Chandigarh’s heritage furniture are set to go under the hammer yet again in France, with as many as five items to be auctioned for around Rs 38 lakh.
The items to be auctioned on February 22 include a pair of stools, with a reserve price between 4,500-5,000 Euros, down chairs pair of profiled and varnished teak armchairs, with a reserve price between 4,000-6,000 Euros, a 1955 pair of profiled and varnished wooden armchairs, with a reserve price between 7,000-10,000 Euros.
The other items set to go under the hammer are an executive desk with rectangular top upholstered in green leather, with side legs and a side box opening with three drawers, which has a reserve price between 8,000-10,000 Euros and a Jeanneret designed dining table in solid teak, with a reserve price between 14,000-18,000 Euros.
Member of the Heritage Protection Cell Ajay Jagga, in a letter to Union Minister for External Affairs S Jayashankar, Ambassador of India to France Jawed Ashraf and First Secretary (Consular and Political) at Indian Embassy in France Avinash Kumar Singh, informed the officials about the auction.
“I am humbly approaching our mission to step in with the help of local law enforcing agencies and initiate an inquiry into the auction of Chandigarh heritage items and probe as to how these banned items have gone beyond the territory of India, in violation of the MHA orders issued on February 22, 2011. Auction is on February 27 in France,” he said.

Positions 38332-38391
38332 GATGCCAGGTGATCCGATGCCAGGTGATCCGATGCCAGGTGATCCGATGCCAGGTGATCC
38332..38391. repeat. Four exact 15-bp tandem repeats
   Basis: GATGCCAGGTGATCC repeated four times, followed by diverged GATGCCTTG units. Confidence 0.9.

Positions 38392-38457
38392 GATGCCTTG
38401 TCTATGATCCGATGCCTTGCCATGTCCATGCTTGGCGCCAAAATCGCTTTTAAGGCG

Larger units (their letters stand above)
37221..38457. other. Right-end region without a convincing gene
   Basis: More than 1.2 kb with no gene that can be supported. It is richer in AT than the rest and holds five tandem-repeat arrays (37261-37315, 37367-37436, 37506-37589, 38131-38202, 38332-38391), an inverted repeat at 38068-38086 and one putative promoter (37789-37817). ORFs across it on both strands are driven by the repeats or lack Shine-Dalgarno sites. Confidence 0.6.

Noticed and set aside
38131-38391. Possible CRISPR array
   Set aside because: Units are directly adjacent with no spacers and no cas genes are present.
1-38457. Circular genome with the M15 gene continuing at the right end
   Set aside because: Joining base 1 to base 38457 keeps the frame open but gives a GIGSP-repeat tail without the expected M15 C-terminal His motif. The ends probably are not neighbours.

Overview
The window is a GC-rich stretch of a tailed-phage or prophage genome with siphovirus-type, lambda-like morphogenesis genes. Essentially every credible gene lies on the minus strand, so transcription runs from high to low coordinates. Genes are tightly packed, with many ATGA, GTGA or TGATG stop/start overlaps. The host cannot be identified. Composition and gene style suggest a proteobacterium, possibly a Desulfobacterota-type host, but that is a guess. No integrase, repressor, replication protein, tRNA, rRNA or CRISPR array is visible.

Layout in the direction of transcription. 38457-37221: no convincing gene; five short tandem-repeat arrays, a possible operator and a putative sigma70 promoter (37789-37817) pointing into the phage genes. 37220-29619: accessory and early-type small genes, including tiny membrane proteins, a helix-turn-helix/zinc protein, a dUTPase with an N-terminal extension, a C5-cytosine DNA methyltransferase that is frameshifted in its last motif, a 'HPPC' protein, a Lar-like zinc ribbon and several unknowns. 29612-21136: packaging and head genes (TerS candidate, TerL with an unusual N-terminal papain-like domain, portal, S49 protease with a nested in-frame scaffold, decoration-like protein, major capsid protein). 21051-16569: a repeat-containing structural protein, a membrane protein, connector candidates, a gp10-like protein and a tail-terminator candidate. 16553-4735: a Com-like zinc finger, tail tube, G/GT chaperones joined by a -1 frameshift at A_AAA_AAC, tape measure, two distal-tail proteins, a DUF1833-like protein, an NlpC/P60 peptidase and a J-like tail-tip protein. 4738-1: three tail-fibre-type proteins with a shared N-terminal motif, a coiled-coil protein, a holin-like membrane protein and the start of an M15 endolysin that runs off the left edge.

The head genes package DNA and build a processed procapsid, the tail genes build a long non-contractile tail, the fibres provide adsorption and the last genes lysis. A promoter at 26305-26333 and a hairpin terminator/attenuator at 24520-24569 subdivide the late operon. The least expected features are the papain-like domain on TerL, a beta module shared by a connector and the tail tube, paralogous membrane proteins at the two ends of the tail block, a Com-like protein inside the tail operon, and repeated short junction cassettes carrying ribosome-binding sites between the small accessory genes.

Jagga said that the representation is filed in accordance with the Article 51A of the Constitution of India, which says, “It shall be the duty of every citizen of India—(f) to value and preserve the rich heritage of our composite culture; (i) to safeguard public property.”
He added that “a research done by a Washington-based company a few years back said that illegal trade in artefacts is one of the most lucrative criminal enterprises estimated at USD six billion a year. The auction of Indian heritage items by by foreign houses is at an all time high, causing huge losses to the nation’s prestige apart from the violation of ban and as such, it is appealed that our embassy may be alerted and be asked to help in initiating an inquiry.”
Jagga specified that “UNESCO may also be approached as it is fighting a battle to combat trafficking of cultural objects and India is a signatory of the 1970 UNESCO Convention on the Means of Prohibiting and Preventing the Illicit Trafficking in Cultural Property. It appears that heritage continues to be of least priority for government agencies like the ASI.”